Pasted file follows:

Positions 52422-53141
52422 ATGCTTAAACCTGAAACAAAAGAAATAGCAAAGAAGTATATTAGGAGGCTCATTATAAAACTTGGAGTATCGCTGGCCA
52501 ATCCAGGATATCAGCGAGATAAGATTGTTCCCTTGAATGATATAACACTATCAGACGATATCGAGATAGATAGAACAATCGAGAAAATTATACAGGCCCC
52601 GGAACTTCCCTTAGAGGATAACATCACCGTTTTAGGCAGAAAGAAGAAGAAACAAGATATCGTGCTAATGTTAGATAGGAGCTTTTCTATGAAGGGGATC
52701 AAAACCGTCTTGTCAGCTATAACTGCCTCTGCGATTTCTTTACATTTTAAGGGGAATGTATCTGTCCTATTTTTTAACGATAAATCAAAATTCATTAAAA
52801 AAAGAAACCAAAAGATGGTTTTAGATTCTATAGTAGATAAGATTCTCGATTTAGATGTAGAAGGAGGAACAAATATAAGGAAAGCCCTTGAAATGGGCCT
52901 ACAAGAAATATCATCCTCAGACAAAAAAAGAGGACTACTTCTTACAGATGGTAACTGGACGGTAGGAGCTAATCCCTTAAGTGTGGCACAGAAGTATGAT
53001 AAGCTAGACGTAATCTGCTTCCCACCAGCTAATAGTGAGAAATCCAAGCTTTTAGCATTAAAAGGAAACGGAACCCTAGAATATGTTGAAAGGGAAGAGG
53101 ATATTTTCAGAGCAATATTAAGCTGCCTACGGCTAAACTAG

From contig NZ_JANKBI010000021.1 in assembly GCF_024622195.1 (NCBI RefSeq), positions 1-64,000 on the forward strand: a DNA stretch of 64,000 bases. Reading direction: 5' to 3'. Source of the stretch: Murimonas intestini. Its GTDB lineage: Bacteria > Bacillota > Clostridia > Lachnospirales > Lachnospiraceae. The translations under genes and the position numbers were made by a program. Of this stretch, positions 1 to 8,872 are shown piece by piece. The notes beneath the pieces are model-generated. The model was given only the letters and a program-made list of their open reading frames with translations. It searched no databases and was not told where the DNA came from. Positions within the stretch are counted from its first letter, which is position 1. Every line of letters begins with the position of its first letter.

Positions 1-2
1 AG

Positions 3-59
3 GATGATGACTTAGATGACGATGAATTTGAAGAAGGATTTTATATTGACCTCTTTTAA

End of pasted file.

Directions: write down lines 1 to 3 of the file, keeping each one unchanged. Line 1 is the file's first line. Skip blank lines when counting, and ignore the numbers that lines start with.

Positions 52422-53141
52422 ATGCTTAAACCTGAAACAAAAGAAATAGCAAAGAAGTATATTAGGAGGCTCATTATAAAACTTGGAGTATCGCTGGCCA
52501 ATCCAGGATATCAGCGAGATAAGATTGTTCCCTTGAATGATATAACACTATCAGACGATATCGAGATAGATAGAACAATCGAGAAAATTATACAGGCCCC